Getting to Know the BIOS

Getting to Know the BIOS

The BIOS (Basic Input/Output System) is a collection of software utilities and programs that can be invoked by the operating system or application software to perform many hardware-related tasks. Although many operating systems now contain their own device-oriented programs to improve performance, the BIOS contains a program for almost every activity associated with accessing hardware, including programs for starting the system, testing the hardware, reading and writing to and from storage devices, and moving data between devices.

The BIOS is the PC’s opening act. It ensures that the hardware is alive, well, and ready for the operating system, and then gets the operating system running. If you’re like most PC users, you probably give the system BIOS of your PC very little notice each time it does its magic when you power it up. That is, until there’s a problem, and then you’d probably like to shoot the messenger.

 Remember  The BIOS performs three vital functions for the computer:

  • Boot the PC.

  • Verify the configuration data that tells it the internal and peripheral devices that are supposed to be connected to the PC.

  • Provide the interface between the hardware (the attached devices) and the software (such as the operating system, device drivers, and application software).

Booting the PC

The instructions that start up the PC and load the operating system into memory and keep it running are part of the group of instructions that are collectively referred to as the system BIOS. The process of starting up the computer and loading the operating system is commonly called booting the computer, or simply the boot sequence. When the computer boots, the BIOS is in charge.

Booting and boot are derivatives of the phrase “pulling oneself up by one’s own bootstraps,” or being able to self-start.

When the PC is powered on, the BIOS supplies the PC with its first set of instructions. The instructions supplied by the BIOS are what the PC executes during its power on or boot up sequences until it is able to fetch and execute instructions on its own.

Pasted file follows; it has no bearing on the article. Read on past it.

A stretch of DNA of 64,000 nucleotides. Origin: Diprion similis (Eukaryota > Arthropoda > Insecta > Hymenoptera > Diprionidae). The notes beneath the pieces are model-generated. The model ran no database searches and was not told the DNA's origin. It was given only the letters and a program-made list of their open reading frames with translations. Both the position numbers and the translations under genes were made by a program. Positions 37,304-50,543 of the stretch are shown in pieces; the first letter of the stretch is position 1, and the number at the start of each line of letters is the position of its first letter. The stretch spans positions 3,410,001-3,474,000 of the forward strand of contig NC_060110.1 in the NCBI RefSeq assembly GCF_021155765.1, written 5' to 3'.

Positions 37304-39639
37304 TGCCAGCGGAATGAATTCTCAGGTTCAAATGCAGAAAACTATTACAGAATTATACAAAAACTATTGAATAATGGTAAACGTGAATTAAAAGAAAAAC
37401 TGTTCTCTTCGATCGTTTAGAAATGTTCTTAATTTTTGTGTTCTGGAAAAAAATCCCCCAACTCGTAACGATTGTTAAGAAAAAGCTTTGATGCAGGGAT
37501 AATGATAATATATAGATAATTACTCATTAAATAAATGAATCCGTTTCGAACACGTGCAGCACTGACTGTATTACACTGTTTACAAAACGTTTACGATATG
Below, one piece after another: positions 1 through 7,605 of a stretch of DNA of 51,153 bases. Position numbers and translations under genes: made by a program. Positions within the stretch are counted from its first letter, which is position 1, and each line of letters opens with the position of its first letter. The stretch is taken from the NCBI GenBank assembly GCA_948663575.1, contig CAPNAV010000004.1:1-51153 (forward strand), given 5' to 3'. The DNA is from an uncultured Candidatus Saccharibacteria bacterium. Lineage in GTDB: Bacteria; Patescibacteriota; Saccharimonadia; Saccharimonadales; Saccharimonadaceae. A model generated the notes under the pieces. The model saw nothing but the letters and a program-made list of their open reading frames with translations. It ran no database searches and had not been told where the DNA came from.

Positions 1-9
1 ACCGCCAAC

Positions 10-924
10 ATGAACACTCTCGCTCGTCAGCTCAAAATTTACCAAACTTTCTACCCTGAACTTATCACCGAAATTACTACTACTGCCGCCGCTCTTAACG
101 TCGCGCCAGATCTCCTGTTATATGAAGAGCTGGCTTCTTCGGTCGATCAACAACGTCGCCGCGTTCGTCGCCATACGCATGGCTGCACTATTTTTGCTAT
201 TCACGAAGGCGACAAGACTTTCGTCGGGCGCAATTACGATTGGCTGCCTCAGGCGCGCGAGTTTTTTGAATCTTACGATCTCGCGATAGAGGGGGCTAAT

Verifying the hardware

The configuration of a PC is stored in a special type of nonvolatile memory, called Complementary Metal-Oxide Semiconductor, or CMOS (pronounced “sea-moss”), which requires little power to hold onto its contents. CMOS is the technology used in nearly all memory and processor chips today. However, in early PCs, it was used only to store the PC’s configuration data. So, although it’s used throughout the PC’s circuits, CMOS is synonymous with the storage of the PC’s configuration data.

CMOS runs on about 1 millionth of an amp of electrical current. This efficiency allows it to store configuration data for a long time (maybe years), powered only from either low-voltage dry cell or lithium batteries. On newer PCs, the CMOS battery is located on the motherboard; however, in many older systems, it may actually be a pair of AA batteries mounted in a plastic battery pack that is attached to the sidewall of the system case.

 Instant Answer  When the system starts the boot sequence, the BIOS starts a Power-On Self-Test, or POST, program that verifies the data in the CMOS to the physical devices it can detect on the system. More on this later in the chapter in the “Running the POST process” section.

Getting input in and output out

After the PC is running, its peripheral devices communicate with the system through their device drivers. The system BIOS allows your old PC AT software to run on your Pentium III PC. The BIOS interacts with the hardware to carry out the actions demanded of it. After the PC is booted, the BIOS becomes part of a four-layer software operating environment that allows software to run on many PC platforms without too much trouble.

The application layer (for example, a word processing application) interacts with the operating system, such as Windows, to process its inputs and outputs. The operating system, which can’t possibly be created to be exactly compatible with every configuration of PC, interacts with the BIOS, which in turn interacts with the PC’s hardware. The BIOS allows the operating system and the application to be created for a general class of hardware, because it’s specifically created to work with certain types and configurations of hardware. The layers use a standard interface, supplied by the BIOS, to interact with the layer below (or above) it.

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